When you find out the extent of the meddling, it seems miraculous American Gothic was watchable at all, yet Shaun Cassidy and his crew managed to take those limitations and still produce one of the most interesting and subversive shows of the post-Twin Peaks era. But they were also lucky. Consider The Burning Zone -- it never looked something to be particularly excited about (I jumped out after the particularly bad pilot), but at least it's creator, Coleman Luck, had a vision. Halfway through the series he was sacked, two of the main cast walked, and the premise was watered down severely with all hints of mysticism removed. Strangely, it didn't help. And of course the Networks also have the much-used option of simply not continuing production at all -- the prerogative of those that supply the money, but they do seem particularly bad at doing it in a useful manner. Dark Skies was just getting interesting.
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Is there more? Of course there is, and I've only covered the more mainstream end of the market -- shows like Friday the 13th, Tales From the Crypt and the like are relegated to even weirder scheduling, and there are shows that we just don't get at all (I'm currently looking forward to La Femme Nikita and a more serious slant on Buffy the Vampire Slayer, but aren't holding my breath). And there is nothing stopping that which does arrive from being censored -- Channel 10 admitted to cutting American Gothic (what did happen to Gail in 'The Plague Sower'?) and I believe Millennium has not escaped either. It is not unknown for individual states to lose whole episodes due to local sporting events, and Millennium's broadcast was severely delayed in Western Australia due to an apparently real serial killer (I guess I'm not laying blame on anyone for that). But just the practise of reducing the content of older shows to fit the ads in seems endemic across all commercial stations. In short, the whole process of creating and then screening horror on television (or science fiction, fantasy, actually funny comedy or pretty much anything else of interest as well) is a chaotic and largely self-destructive mess. And yet... the potential for greatness is there, and sometimes achingly close to the surface. It's why we keep tuning in for more.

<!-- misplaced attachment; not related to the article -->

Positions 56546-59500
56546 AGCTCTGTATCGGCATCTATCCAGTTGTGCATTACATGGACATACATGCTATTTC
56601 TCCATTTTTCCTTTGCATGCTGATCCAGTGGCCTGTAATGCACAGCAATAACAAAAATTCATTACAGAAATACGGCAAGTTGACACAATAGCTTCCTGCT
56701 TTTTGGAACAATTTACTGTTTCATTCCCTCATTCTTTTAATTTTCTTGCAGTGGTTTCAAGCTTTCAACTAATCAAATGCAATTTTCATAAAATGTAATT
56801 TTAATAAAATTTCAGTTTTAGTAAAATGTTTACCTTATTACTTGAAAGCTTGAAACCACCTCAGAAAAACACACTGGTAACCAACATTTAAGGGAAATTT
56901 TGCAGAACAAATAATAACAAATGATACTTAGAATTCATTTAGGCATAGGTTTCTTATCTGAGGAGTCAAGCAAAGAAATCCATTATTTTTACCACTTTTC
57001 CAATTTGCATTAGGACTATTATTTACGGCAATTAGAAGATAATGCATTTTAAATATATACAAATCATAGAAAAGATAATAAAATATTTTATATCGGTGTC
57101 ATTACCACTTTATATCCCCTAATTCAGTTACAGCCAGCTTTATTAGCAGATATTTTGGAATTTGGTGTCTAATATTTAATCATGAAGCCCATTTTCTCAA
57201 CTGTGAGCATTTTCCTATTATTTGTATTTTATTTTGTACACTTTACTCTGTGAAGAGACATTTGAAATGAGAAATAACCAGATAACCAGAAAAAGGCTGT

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For anybody who wants more information about how some of these things come about, I suggest John Shirley's column in the excellent magazine Wetbones. Television is a scary business.